Back home I took a chance that less sleep would be countermanded by a cool down time in the form of a quick bath and I think it was the right option as she went to bed still without meltdown or even tantrum.

The middle of the night she came into bed with me and there was nothing I could do to make her move back out again. I gave up and dozed fitfully.

Now this is where I was pleasantly surprised.My regular 7.30 alarm didn’t go off (or if it did I have no recollection of turning it off). The first I knew of anything was my back-up alarm of 8 am, which leaves plenty of time. However, dd2 (L) was fast asleep in bed and the school bus for the academy leaves at 8.10. This is do-able in an emergency but L had an exam this morning and i did not want her rushing out the door like a banshee without a proper hot drink and something to eat. So, I told her to relax and do her thing while I got the other two ready. 

I got clothes for M and asked her nicely to please get dressed as we need to take L into town. 

She did what I asked with no problem at all.

Then I explained that they would have to have their Friday treat of chocolate spread on toast as a chocolate sandwich and eat it in the car, along with a packet of juice.

Again no problem “ok Mumma”

Suffice to say I got L to school in time for her exam and then turned the car swiftly round to head back to the village. By this time, I was fairly sure something would kick off in the day. After all, just turning the wrong way out of the house can cause a meltdown of epic proportions most days.

We got to school with about a minute to spare before the bell and they both hopped out and raced into the playground. I felt it only kind to forewarn the staff of the unexpected start to our day in case it caused problems for them. 

And I left.

End of the school day – no problems reported and a happy body slam from my girl at 2.30.

Afternoon passed without any raised voices or tantrums.

Then hubby’s train got firstly turned around then cancelled which meant that instead of him bringing ds1 home with him and collecting dd2 to take them to Scouts, that I would take L in and meet him there as otherwise they would both be very late. Another change – “kids, in the car, we’re taking your sister to Scouts. If you like you can have chips” (I am always open to using a bribe in an emergency)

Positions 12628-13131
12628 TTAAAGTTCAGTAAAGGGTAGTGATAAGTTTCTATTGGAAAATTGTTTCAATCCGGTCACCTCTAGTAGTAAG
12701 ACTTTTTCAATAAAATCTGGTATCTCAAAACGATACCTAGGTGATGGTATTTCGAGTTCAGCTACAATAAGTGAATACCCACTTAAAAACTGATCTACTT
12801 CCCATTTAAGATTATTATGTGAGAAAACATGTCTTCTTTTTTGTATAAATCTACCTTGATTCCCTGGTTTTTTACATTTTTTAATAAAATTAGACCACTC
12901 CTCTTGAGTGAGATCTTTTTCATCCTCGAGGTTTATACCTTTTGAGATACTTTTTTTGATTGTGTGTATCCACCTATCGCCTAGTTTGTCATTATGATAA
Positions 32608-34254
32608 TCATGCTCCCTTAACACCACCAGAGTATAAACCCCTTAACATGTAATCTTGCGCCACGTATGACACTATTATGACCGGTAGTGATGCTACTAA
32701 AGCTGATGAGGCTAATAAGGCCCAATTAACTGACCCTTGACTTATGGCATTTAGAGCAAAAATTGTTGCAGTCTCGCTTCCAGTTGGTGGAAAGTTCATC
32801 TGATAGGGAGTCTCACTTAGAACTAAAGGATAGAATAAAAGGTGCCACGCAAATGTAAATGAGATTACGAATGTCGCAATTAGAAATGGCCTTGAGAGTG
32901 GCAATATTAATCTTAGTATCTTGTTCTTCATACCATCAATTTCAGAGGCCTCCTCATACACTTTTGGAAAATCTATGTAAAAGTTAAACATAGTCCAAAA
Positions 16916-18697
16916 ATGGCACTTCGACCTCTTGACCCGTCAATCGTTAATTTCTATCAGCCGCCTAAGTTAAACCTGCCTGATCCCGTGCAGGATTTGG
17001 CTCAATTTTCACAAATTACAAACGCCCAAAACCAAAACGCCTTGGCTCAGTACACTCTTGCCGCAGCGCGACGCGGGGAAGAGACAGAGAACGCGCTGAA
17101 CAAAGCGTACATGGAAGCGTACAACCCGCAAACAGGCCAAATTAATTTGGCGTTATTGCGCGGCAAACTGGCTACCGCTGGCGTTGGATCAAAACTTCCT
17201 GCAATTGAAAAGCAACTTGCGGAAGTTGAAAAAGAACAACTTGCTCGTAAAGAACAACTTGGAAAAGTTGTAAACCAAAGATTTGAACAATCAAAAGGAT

“But it’s pizza night” “Yes I know, I can buy you a pizza instead then” 

“No, I think I’d quite like chips actually”

And now it’s quiet. Chips were consumed along with some healthier extras when we got back home, shower done, cuddles and a story and now she is in bed.

I am sitting with a cup of tea thinking how amazing it is that one day the tiniest weeniest thing imaginable can set off a day of untold misery for M, but yet the next day I literally heap her day with unplanned change and she can take it in her stride.

That’s autism for you.

Really listening

30 May

I always like to think I listen to my children, but sometimes I know I am distracted, or busy, or just (if I’m honest) not in the mood. But I do try hard to listen, and so this afternoon when M came and snuggled up on my lap for a cuddle and told me she didn’t want to go to Beavers I was surprised (she adores Beavers) but I listened and I questioned her.

She had some “excuses” Drama made me tired. It was really good though. I had a great day. I think I’m tired. Can we go down the beach?

Today has been a wonderful day weather-wise and we had seen some village children headed down to the beach. If I hadn’t been listening to M properly I might have thought “oh well she just fancies running about the beach instead of an early tea and off in the car  to build a den in the woods” but I was paying proper attention. By that, I mean not just hearing her words but everything M was doing. She had come to me, and curled up on top of me, which is what she does when she is nearing her limit of “enough”. She also told me she was tired, twice. M doesn’t get tired, well not that we or she ever notices, and she needs melatonin nightly to switch off. I mean, I know she is only wee and her body must get tired but she was telling me something wasn’t “right”. 

So, I listened. We had a lovely cuddle and I texted the Beaver leader to tell him we weren’t coming. I did a couple of important chores and then took M and B down the beach. By the time we got there it was almost deserted, which was ideal. No other children to make socialising a necessity, and don’t get me wrong, M loves to chat with her friends, but today I don’t think she would have coped.

We paddled, we dug, we wondered about the tiny sea creatures B found in the moat he filled from the sea, and M ran back and forth from bucket to dry sand to rock to water unhampered and happy for over an hour. Over and over again she filled the bucket with powdery dry sand, then ran up and down filling it in stages with dribbles of sea water, then mixing it with her hands and moulding it, before tipping it all out and starting again. In between times she would run like a sprinter down the sand and straight into the sea, each time splashing her shorts higher than the time before. Cold water has always been a sensory tool for M. She got filthy, and soaking wet, and it was exactly what she needed. I am so glad I took the time to really listen.Image